So…given that the book is quite a long ways away from being in print, why in the world am I telling you about it now? First, I’m just excited. Second, I invite you to pray with and for me. You all have been such a big encouragement to me, and you’re actually probably the main reason I’m writing this thing. Third, I’m going to be pouring a lot of my energies into writing, which means less time for blogging, and I wanted you to know why. The posts will continue to come, but they probably won’t be as frequent.
I’m already learning how different a book project is from blogging. Each writing medium has its own advantages and disadvantages when it comes to the exchange of ideas. Writing a book with a team of editors requires a lot more discipline and provides a lot more accountability. For those reasons, I think this will be some of my best writing and integrative thinking to date. I can’t wait to see what’s on the other side of all this. All in all, God has really paved the way, so I’m stepping into this new facet of my call.
I Want Your Thoughts…RIGHT NOW
The fourth reason I’m telling you this is that your feedback has been invaluable to me over the years. It’s sharpened my thinking, and many times it’s redirected my heart to new and better places. So…I want your feedback. As I write on the topic of pastoring through worship leading,
- What topics do you hope are addressed?
- What have YOU learned that you wish someone had told you earlier?
- Where, in your estimation, are the pastoral blind spots for worship leaders?
- What are things I have said in the past which have been helpful or real “aha” moments for you?
- What are things I have said in the past which need sharpening, correction, or clarification?
And…finally…some of these topics are sensitive or too long for blog comments. So…shoot me an email, too, at email@example.com. I welcome your help in making this book as helpful as possible for Jesus’ Church.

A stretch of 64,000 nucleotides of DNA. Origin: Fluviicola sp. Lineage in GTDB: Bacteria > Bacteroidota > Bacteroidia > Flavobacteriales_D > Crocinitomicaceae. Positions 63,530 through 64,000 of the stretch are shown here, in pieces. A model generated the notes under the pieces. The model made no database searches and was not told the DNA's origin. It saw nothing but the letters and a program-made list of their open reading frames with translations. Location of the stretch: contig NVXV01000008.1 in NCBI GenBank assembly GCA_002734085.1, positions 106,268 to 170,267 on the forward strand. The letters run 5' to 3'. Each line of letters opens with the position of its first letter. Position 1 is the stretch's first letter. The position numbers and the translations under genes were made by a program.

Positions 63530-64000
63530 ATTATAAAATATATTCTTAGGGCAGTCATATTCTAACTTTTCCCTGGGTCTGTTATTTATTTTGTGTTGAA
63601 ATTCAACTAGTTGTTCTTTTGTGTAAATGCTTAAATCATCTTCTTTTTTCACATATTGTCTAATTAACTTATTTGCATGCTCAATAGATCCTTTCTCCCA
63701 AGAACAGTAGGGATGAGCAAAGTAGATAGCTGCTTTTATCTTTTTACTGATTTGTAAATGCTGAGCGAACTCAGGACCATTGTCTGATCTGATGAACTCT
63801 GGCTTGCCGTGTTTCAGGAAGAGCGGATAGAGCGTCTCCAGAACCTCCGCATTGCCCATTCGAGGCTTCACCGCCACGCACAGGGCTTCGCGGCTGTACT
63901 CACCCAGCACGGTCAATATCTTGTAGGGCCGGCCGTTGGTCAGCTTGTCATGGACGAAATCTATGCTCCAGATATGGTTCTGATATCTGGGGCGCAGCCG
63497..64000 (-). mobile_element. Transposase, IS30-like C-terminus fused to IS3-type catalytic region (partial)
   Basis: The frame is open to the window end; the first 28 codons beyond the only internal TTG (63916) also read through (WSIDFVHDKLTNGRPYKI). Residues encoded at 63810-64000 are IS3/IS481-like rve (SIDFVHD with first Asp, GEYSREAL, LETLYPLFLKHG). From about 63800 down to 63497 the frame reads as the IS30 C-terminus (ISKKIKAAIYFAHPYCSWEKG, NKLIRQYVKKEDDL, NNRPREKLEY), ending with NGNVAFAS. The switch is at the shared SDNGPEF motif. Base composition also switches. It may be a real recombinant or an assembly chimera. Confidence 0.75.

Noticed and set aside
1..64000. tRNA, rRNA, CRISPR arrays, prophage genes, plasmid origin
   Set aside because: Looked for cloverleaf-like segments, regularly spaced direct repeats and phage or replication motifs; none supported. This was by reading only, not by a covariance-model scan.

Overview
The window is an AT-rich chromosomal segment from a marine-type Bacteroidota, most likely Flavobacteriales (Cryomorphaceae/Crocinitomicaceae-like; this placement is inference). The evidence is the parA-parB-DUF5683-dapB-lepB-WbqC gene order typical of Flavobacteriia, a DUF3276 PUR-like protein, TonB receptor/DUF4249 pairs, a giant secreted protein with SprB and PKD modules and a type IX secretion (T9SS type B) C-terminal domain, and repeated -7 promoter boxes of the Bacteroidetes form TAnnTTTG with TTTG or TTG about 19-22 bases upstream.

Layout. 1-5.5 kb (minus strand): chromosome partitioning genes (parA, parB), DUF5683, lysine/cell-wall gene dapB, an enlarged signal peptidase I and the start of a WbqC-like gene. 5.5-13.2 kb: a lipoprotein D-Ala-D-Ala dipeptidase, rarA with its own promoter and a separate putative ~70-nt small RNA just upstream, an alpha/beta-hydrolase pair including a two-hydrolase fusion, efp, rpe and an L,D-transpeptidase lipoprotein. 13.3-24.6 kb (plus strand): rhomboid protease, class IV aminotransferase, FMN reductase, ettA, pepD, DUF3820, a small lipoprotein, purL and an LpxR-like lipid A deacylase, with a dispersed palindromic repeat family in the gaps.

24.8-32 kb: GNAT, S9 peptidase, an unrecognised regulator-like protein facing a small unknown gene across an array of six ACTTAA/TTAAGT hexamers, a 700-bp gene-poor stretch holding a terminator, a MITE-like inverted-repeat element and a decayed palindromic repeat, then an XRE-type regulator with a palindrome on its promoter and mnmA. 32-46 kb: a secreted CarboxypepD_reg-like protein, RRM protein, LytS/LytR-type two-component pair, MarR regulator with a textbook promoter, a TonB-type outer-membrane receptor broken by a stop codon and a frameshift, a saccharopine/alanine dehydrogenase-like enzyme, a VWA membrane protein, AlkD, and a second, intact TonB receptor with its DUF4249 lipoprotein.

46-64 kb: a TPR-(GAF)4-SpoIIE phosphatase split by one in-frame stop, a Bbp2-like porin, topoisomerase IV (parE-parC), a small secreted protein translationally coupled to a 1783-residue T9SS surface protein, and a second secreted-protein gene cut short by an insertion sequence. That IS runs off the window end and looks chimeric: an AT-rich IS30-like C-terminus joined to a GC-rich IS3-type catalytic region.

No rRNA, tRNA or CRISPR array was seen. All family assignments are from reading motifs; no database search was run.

1. Things that come to mind in being addressed are planning a set list, shepherding your flock (team of musicians), relationship between lead pastor and worship leader (maybe?), what to spend 40 hours a week doing as a full time worship pastor/what you spend them doing.
2. The Fear of the Lord in choosing songs to sing and taking it seriously.
3. Bringing Scripture into the set list (to read before/between songs)
4. The shift from "I", self-centered worship to "Trinitarian" centered worship.
5. Not sure.
Connor…very helpful. Thank you!
Wow – very excited about this, Zac!
What topics do you hope are addressed?
Your chapter headings look like you're addressing the really important ones. In addition, I'd like to see a topic on the Worship Leader at home.
What have YOU learned that you wish someone had told you earlier?
The importance of communication between your pastors and also those on your team. In my experience of supporting a lead music pastor, he only perceived me as a substitute but the lead pastors perceived me as a co-leader. This mis-communication went on for over a year and caused a lot of problems. Yeah, I know.
Where, in your estimation, are the pastoral blind spots for worship leaders?
"The Heart of the Artist" by Rory Nolen has a good chapter called Handling Criticism which I perceive to be a common blind spot for music leaders.
What are things I have said in the past which have been helpful or real "aha" moments for you?
Your article on how you choose songs for worship has been very helpful. Also, your post about the differences betweek a lead musician and a worship pastor is very helpful.